It’s an election year, so the internet and airwaves are being flooded by politician’s plans, programs and policies for resolving the issues of the day. Not surprisingly, the issues surrounding substance abuse and addiction are among the matters being debated.
The 33,000 deaths in America last year due to opioid overdoses makes addiction issues even more relevant than ever to the 2016 campaign. However, drugs have been a part of our political discussions at least since the 1960’s and even earlier if you consider the debate surrounding the banning of alcohol in the early decades of the last century.
Addiction has been a topic of discussion in this year’s race, with all the candidates staking out positions. Here is a brief summary of the views of all four of the top contenders for the White House:
Hillary Clinton – The Democratic Party nominee has outlined a program that stresses treatment over incarceration as the best way of dealing with people who have developed debilitating addictions, saying, “Plain and simple, drug and alcohol addiction is a disease, not a moral failing, and we must treat it as such.” Her proposal favors making treatment available to anyone who needs it, but critics have wondered how such an ambitious program would be financed.
Donald Trump – The Republican nominee knows something first hand about how addiction can harm families, his older brother drank himself to death at a young age. Trump’s solution focuses on restricting supply and dovetails with his immigration policy, claiming that the wall he intends to erect along America’s southern border will keep out drugs as well as illegal immigrants. He also favors treatment, but has been somewhat vague about it, stating, “We’re going to work with them, we’re going to spend the money, we’re gonna get that habit broken.” Some have criticized Trump’s solution as too simplistic.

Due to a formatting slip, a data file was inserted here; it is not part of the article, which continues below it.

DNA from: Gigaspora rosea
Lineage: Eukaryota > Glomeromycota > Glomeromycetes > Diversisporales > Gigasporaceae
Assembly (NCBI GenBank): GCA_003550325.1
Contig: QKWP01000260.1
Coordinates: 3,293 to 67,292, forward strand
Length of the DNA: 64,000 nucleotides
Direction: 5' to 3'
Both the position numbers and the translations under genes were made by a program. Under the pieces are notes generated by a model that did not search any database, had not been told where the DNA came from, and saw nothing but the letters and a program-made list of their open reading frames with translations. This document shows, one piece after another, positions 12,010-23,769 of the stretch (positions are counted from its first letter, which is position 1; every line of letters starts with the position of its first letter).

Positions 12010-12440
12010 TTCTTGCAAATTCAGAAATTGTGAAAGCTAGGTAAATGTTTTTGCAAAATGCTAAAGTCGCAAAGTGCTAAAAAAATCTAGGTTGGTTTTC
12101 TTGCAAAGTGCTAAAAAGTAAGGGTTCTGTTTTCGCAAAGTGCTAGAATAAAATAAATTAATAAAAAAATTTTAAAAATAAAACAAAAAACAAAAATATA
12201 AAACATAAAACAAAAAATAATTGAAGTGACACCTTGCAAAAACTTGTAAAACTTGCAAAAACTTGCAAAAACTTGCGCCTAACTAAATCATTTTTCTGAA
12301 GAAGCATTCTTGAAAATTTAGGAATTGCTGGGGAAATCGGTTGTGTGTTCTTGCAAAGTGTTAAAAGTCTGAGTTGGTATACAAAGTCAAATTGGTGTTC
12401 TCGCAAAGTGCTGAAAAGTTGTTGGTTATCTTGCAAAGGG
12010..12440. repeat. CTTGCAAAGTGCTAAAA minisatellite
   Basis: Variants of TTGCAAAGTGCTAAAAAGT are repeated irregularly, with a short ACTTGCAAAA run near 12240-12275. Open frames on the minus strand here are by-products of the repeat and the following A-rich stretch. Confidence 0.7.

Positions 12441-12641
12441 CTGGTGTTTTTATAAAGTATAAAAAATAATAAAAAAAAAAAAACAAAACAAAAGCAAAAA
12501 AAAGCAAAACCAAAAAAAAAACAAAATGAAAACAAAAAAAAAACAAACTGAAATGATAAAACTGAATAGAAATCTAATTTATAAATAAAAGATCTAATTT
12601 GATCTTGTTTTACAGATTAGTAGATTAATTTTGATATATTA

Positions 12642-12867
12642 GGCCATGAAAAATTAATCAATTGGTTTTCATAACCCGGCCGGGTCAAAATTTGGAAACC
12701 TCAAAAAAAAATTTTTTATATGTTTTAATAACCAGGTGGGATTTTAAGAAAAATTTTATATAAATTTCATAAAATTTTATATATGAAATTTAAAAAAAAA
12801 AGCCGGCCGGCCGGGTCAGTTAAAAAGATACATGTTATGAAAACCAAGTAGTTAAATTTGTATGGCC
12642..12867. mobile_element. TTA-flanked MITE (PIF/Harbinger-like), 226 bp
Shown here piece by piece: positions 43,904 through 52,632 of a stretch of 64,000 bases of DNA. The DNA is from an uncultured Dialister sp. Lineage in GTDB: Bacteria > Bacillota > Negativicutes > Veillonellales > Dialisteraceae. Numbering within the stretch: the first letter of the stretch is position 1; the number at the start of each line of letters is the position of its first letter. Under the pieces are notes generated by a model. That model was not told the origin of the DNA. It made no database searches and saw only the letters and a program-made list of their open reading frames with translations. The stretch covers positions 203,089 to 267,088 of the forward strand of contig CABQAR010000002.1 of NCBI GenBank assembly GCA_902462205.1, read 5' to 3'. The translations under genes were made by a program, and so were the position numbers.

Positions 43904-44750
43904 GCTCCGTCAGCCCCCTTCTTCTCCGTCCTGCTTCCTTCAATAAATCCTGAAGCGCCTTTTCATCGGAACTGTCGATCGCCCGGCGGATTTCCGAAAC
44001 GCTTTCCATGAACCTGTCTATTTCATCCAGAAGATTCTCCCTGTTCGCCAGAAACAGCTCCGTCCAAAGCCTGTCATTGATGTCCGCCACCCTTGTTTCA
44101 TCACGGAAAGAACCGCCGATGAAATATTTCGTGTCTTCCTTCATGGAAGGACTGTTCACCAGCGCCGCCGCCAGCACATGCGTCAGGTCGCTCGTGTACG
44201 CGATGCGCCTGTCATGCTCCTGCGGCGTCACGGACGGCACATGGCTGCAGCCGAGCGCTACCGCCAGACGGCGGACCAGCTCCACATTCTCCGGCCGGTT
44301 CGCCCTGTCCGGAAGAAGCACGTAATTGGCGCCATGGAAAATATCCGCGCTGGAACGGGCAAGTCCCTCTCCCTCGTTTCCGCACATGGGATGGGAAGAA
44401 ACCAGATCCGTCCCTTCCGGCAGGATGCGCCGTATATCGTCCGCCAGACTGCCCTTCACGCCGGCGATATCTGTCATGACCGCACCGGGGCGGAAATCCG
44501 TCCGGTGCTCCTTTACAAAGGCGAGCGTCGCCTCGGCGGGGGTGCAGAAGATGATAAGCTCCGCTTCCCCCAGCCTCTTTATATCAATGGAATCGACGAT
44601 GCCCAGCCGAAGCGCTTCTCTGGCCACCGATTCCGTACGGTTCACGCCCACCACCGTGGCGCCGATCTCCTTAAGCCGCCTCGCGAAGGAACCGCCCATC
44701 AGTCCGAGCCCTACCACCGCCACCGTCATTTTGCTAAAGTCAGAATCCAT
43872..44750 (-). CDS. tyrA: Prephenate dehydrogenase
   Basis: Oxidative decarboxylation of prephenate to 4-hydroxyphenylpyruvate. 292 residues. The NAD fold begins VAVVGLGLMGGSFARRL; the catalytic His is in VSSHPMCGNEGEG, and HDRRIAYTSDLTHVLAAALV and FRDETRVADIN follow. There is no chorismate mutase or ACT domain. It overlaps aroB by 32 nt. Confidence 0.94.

Gary Johnson – The Libertarian Party nominee follows the classic Libertarian line that drug laws should be relaxed, claiming that efforts at drug law enforcement do more harm than good. “I advocate harm-reduction strategies,” Johnson says, “which is looking at the drug problem first as a health issue rather than as a criminal justice issue.” Critics say such an attitude is unrealistic and does nothing to help those struggling to free themselves from addiction.
Jill Stein – The Green Party nominee favors the complete legalization of marijuana and treatment on demand for all who are addicted to other drugs. “Drug use is a public health issue, not a criminal or moral issue,” she said. As with Clinton’s proposal, critics have wondered how to pay for it.
Addiction is also an issue in many other races around the country, from races for congress, municipal offices and contests for local sheriffs. While it is hard to generalize, Democrats seem to put more emphasis on treatment, while Republicans tend to favor controlling drug access through stricter law enforcement measures.
Whatever your political persuasion, addiction is something that can strike anyone of any ideology. If addiction is a problem for you or someone you love, it’s best not to wait for a politician to come to the rescue. Treatment works and it is available now, but you have to take the first step and reach out for help. Call a drug rehab center to get help today! If you do, then no matter who gets elected this fall, your personal future will be brighter.

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